California needs to own its FIREY mistakes!

The Western United States is enduring yet another devastating fire year, with more than 4.1 million acres already scorched in California alone, at least 31 people dead and hundreds of others forced to flee their homes.

Wildland fires are increasingly following a now-familiar pattern: bigger, hotter and more destructive. A recent Los Angeles Times headline declaring 2020 to be “The worst fire season. Again” illustrated some of the frustration residents feel over the state’s fire strategy.

For decades, federal, state and local agencies have prioritized fire suppression over prevention, pouring billions of dollars into hiring and training firefighters, buying and maintaining firefighting equipment and educating the public on fire safety.

But as climate change continues to fuel dry conditions in the American West, many experts say it’s long past time to shift the focus back to managing healthy forests that can better withstand fire and add to a more sustainable future.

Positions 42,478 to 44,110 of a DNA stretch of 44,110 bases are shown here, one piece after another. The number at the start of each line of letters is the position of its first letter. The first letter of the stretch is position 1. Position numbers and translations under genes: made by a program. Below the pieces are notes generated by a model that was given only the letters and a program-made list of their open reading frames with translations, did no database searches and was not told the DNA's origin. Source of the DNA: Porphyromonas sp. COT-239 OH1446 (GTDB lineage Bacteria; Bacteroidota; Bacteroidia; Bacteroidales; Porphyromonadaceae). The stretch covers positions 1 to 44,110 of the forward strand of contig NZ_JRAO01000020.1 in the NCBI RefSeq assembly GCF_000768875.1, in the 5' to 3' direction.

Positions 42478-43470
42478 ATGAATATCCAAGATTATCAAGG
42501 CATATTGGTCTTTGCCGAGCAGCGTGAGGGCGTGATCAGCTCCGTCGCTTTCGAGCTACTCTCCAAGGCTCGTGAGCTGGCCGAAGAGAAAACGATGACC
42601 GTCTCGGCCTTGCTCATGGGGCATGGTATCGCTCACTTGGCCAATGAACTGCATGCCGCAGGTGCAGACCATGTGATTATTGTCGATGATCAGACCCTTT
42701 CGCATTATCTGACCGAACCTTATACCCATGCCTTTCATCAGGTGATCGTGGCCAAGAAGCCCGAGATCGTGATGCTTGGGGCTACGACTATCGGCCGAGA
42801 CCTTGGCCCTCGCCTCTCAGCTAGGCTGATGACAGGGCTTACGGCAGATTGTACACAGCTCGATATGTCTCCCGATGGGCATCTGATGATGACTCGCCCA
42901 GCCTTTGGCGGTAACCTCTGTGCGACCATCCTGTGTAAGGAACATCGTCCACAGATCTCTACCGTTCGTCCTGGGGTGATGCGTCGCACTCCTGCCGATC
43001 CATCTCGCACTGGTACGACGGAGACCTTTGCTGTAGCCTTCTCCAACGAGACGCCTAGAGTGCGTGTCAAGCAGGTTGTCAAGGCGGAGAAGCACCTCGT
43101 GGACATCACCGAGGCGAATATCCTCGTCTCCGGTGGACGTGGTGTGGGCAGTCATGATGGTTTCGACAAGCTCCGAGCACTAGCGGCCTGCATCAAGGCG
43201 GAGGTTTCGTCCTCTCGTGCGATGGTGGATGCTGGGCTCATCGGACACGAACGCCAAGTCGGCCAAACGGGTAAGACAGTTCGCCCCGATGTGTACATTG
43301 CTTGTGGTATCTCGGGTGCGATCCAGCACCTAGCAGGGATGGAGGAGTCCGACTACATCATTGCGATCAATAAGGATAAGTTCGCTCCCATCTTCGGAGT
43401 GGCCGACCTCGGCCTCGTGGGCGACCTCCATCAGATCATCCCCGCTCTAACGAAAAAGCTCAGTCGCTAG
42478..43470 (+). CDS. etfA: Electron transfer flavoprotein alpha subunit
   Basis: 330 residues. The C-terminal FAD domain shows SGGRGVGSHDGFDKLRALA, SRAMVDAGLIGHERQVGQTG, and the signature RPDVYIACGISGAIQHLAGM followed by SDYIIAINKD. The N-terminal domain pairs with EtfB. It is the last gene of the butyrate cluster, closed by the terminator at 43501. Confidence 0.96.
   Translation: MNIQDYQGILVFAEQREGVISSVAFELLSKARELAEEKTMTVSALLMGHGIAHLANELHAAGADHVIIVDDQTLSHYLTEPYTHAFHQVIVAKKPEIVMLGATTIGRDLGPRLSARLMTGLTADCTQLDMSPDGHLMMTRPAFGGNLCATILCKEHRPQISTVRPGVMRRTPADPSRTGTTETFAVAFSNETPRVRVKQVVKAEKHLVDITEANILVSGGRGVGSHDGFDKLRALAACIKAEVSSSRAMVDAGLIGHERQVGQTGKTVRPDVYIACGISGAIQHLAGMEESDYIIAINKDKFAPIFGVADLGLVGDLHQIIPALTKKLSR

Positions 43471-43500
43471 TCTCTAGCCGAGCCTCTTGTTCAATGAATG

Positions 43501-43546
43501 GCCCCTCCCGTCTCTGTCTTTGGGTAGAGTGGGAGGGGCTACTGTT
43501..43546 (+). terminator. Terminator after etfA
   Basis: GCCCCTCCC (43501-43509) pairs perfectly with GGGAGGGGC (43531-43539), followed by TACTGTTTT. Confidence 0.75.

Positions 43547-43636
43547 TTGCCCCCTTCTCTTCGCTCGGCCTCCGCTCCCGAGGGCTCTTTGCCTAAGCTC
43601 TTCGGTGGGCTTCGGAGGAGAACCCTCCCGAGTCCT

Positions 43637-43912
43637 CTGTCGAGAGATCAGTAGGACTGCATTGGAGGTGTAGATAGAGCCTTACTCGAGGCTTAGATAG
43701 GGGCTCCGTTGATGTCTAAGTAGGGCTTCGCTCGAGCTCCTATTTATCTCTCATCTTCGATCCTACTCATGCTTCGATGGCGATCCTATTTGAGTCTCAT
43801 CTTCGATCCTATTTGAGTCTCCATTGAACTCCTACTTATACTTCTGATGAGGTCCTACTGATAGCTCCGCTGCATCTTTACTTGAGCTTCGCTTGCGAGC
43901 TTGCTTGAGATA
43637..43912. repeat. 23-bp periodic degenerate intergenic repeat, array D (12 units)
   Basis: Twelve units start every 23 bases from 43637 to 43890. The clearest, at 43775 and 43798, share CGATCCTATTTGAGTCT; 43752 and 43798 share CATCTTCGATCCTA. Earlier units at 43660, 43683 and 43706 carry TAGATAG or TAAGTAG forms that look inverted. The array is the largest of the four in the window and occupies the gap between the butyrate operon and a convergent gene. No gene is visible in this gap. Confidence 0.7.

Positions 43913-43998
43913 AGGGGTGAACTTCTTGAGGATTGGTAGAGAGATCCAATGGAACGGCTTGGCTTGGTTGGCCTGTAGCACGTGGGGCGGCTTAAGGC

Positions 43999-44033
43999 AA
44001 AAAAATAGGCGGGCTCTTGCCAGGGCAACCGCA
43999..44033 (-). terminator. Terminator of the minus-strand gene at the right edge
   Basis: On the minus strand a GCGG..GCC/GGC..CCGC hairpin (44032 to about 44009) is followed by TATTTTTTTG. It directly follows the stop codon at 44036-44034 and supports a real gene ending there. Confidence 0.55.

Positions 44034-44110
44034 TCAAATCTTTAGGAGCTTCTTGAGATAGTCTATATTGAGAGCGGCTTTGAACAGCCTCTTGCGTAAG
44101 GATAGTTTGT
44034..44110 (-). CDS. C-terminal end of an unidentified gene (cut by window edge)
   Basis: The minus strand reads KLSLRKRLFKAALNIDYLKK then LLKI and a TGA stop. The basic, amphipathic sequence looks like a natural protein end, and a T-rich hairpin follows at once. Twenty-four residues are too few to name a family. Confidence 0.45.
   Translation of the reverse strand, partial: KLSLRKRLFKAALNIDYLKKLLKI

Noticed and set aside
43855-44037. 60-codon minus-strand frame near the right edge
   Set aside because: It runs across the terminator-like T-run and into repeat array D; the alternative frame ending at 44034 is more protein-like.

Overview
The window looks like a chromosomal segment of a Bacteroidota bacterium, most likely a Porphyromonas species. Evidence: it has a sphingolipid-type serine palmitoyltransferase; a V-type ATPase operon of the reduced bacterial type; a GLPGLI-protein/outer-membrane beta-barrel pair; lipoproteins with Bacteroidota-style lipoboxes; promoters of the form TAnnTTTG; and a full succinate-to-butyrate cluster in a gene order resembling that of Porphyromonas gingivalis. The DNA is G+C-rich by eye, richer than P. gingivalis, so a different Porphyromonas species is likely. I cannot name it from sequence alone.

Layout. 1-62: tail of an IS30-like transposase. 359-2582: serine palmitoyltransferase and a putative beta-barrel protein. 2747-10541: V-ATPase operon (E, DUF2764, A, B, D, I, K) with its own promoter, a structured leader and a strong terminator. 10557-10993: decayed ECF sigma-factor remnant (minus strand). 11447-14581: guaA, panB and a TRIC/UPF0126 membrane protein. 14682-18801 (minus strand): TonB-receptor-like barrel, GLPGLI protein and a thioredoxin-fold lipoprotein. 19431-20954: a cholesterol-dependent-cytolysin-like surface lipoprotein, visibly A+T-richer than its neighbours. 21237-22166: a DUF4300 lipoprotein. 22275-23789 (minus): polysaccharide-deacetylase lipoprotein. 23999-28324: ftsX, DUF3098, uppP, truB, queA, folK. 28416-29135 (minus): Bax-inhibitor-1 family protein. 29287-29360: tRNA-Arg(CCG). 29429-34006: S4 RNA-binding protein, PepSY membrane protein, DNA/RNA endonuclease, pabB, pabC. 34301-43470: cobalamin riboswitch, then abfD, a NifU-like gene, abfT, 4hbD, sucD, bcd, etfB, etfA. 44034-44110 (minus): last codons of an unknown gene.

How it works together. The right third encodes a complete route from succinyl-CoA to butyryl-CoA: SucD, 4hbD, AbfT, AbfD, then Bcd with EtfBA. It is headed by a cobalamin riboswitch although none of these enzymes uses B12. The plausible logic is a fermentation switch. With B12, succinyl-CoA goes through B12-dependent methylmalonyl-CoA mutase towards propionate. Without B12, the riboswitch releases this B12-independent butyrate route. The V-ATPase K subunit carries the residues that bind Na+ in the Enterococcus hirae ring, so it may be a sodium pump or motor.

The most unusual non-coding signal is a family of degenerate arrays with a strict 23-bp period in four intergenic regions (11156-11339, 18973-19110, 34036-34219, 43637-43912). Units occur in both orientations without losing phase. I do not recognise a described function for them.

“Fires have always been part of our ecosystem,” said Mike Rogers, a former Angeles National Forest supervisor and board member of the National Association of Forest Service Retirees. “Forest management is a lot like gardening. You have to keep the forest open and thin.”

Federal forest management dates back to the 1870s, when Congress created an office within the U.S. Department of Agriculture tasked with assessing the quality and conditions of forests. In 1905, President Theodore Roosevelt oversaw the birth of the U.S. Forest Service, which manages 193 million acres of public land across the country.

In California, forest management also falls under the purview of the state’s Department of Forestry and Fire Protection, known as Cal Fire.

Since 2011, Cal Fire has spent more than $600 million on fire prevention efforts and removed or felled nearly 2 million dead trees. In 2018, California set the goal of treating — which can include slashing, burning, sawing or thinning trees — 500,000 acres of wildland per year, yet Cal Fire remains far from meeting that target.

Read the rest at: Forest Fires


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